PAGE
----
Our Mishlachat – A Rainbow of Judaism
Each summer, a large delegation – “mishlachat” – comes from Israel to work at camp. This year, at 45 members, our mishlachat is bigger than ever and represents almost 20% of our staff. Our shlichim (emissaries from Israel) work throughout camp: in our ropes/adventure and teva (nature) programs; in our agam (waterfront), sports and omanut (arts) programs; teaching Hebrew; working as counselors; and in many other capacities.
Our Israeli staff members come to Camp Ramah to bring Israel alive and to connect our chanichim (campers) to the people of Israel, the land of Israel and the State of Israel. As Rotem Ad-Epsztein, Rosh Agam and Rosh Mishlachat explains, the shlichim bring to Camp Ramah a “rainbow of Judaism” as it is lived in Israel. With a wide variety of religious and cultural backgrounds, the shlichim – especially the many who live in bunks – “connect the chanichim to Israel by virtue of their personalities and their personal stories – it is these individuals and their personal stories that the chanichim remember.”
Beyond their roles as specialists and bunk counselors, the mishlachat organizes programs that have significant impact on individual edot and on the camp as a whole. This year, the mishlachat ran Café Dilemma for Nivonim, our oldest campers. With tablecloths, candles, tea and food, Nivonim’s large meeting tent was turned into a café where important ideas were shared. In small groups, the shlichim shared facts about several specific dilemmas affecting Israel – for example, whether the media attention given to the continued captivity of Gilad Shalit is helping or hindering the efforts to free him. The Nivonimers were deeply engaged in discussing this and the other dilemmas presented. We look forward to expanding this program to other B-side edot next year.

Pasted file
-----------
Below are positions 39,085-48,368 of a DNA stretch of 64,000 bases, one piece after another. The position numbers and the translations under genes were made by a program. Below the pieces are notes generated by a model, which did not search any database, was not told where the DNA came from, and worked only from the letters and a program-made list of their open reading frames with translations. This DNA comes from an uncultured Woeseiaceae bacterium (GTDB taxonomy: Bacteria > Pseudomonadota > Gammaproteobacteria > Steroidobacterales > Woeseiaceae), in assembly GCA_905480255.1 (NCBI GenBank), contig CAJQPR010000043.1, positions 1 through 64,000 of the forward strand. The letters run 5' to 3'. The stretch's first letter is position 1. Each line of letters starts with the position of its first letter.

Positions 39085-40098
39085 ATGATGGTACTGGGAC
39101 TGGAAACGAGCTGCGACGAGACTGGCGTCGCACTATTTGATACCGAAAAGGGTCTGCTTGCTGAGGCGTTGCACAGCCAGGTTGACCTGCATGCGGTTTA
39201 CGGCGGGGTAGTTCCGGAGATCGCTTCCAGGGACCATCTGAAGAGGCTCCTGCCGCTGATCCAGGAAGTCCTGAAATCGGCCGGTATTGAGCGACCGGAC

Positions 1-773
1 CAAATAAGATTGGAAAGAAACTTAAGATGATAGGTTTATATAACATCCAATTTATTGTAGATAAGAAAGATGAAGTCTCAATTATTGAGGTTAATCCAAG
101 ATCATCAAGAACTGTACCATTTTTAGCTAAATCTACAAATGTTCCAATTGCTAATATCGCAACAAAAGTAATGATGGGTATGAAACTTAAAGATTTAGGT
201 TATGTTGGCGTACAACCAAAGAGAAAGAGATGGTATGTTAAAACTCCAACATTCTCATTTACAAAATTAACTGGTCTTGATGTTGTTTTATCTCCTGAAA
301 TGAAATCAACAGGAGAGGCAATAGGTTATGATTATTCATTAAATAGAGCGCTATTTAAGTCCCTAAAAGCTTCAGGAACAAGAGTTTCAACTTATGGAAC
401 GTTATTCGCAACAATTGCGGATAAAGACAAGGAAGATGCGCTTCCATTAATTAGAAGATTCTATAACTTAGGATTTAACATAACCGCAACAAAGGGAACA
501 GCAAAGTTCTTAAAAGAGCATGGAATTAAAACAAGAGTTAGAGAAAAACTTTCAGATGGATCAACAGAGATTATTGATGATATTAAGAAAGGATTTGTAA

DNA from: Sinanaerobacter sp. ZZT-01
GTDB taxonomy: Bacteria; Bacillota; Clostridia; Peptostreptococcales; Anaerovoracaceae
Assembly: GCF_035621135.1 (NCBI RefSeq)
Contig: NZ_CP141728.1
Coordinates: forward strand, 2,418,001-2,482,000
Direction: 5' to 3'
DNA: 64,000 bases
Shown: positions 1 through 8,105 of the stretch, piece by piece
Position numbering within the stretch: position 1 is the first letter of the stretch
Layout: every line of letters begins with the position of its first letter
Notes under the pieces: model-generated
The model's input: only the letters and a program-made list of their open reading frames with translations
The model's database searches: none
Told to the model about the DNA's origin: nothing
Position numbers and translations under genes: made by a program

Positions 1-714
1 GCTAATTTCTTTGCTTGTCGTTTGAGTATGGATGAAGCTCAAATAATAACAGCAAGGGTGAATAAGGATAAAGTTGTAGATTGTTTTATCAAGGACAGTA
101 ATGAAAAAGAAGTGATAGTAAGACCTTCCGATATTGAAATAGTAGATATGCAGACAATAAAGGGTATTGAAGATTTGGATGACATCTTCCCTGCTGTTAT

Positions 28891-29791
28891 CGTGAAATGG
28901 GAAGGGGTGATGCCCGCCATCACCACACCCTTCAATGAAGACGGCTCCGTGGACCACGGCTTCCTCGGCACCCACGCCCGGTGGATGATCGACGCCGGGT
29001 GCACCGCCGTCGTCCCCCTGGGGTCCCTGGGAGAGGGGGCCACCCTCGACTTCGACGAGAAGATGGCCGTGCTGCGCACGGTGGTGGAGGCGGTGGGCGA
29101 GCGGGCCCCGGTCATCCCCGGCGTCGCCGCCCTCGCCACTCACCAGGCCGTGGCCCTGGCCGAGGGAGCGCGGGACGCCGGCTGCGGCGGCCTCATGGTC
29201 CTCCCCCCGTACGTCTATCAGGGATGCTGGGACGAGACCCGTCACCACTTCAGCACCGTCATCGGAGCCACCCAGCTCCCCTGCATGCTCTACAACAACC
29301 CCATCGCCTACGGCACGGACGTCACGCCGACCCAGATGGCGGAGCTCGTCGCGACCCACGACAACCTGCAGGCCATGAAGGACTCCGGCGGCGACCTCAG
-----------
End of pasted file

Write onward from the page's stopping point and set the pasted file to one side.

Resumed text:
Beyond the impact of the mishlachat on the chanichim in the tzrifim (bunks) and in the edot through programs like Café Dilemma, the impact of the mishlachat is felt camp-wide. Hebrew and the culture and history of Israel are woven into many programs and activities at camp. As one example, the shlichim use morning tefilot at the Andarta – Camp Ramah’s memorial to Israel’s fallen soldiers – as important opportunities to talk about their military experiences and share reflections and Hebrew songs with our campers in an age-appropriate way.